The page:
Jamie came down later that night. While he wasn’t his usual effusive self, he also wasn’t sullen. Over the next few days, his mood seem to lighten. He was quieter than usual, but also didn’t stonewall Gail or acted hostile every time she tried to probe him.

A few nights later, Gail got her reward. They were having dinner and while there wasn’t much conversation happening, there was a feeling of ease in the air as Gail listened to NPR and Jamie ate.

Then Jamie looked up from his spaghetti. “Mom, what does it mean when someone likes all your posts on Facebook or comments on all of them?” he asked.

“Well, I assume they’re your friend or want to maintain their friendship with you.”

“Does it ever mean something more?” Jamie was careful not to look at his mom as he spoke, but Gail could tell: this was a question about love and romance.

Gail proceeded carefully. “I guess it depends on how good of friends you are in real life,” she said nonchalantly. “If you’re already good friends, then it’s more of the same. But if it’s someone new in your life, maybe they’d like to be better friends. Or maybe, if this person thinks you’re cute, they want to be something more.”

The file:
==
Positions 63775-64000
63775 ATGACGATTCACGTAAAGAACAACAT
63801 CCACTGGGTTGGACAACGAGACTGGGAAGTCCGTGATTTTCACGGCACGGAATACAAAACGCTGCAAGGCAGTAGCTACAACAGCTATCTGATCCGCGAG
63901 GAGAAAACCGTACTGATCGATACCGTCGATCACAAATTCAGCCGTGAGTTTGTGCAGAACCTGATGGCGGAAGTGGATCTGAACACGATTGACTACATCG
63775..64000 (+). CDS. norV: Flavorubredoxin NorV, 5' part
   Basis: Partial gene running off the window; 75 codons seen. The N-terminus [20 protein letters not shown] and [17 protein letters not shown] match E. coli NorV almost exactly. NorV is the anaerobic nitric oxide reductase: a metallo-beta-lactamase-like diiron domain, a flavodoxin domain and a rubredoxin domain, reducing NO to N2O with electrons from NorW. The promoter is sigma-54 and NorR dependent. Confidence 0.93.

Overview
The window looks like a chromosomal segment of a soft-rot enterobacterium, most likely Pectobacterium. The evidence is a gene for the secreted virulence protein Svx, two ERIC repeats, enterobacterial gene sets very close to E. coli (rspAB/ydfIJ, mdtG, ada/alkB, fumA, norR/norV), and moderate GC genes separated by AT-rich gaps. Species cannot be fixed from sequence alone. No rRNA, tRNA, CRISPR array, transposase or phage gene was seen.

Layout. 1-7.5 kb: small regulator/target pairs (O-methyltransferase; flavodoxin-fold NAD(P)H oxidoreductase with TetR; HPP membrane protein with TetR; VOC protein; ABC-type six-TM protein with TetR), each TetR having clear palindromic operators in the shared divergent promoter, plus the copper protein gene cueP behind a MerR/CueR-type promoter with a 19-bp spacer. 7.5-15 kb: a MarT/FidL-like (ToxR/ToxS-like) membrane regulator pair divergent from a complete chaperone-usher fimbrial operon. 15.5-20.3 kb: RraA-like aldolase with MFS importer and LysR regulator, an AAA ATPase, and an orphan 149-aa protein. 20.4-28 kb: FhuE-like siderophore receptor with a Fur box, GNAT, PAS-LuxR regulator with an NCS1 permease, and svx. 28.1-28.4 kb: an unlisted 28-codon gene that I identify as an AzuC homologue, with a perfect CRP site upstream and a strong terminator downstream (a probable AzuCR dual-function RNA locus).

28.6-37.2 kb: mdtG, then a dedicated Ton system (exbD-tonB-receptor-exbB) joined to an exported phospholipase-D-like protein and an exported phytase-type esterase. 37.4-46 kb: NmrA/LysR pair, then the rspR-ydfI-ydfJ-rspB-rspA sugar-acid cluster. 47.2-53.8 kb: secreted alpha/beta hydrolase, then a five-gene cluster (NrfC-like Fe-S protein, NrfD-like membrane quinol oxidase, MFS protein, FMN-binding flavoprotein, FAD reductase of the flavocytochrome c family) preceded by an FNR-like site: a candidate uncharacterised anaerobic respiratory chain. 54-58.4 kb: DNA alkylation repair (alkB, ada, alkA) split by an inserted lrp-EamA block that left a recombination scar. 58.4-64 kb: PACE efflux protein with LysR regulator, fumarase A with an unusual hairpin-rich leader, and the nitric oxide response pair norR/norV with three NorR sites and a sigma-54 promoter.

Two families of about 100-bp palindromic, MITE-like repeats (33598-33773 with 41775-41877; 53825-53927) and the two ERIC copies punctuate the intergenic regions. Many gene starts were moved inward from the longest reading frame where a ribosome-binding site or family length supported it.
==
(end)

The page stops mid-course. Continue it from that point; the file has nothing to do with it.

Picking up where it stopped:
Gail expected Jamie to perk up at this possibility, but he only seemed to deflate. “Oh,” he said, then stared down at his food.

“Is someone trying to be your girlfriend?” teased Gail, going for a light, humorous approach.

Usually Jamie reacted with exasperation at this kind of teasing, but now he only grimaced. “No,” he said, staring back down at his food.

Gail suddenly realized Jamie wasn’t the object of the attention on Facebook — he was the observer, watching someone he liked pay attention to someone else on social media. And he wasn’t happy about it. She wanted to say something, but looking at Jamie, she knew he didn’t want to talk about it.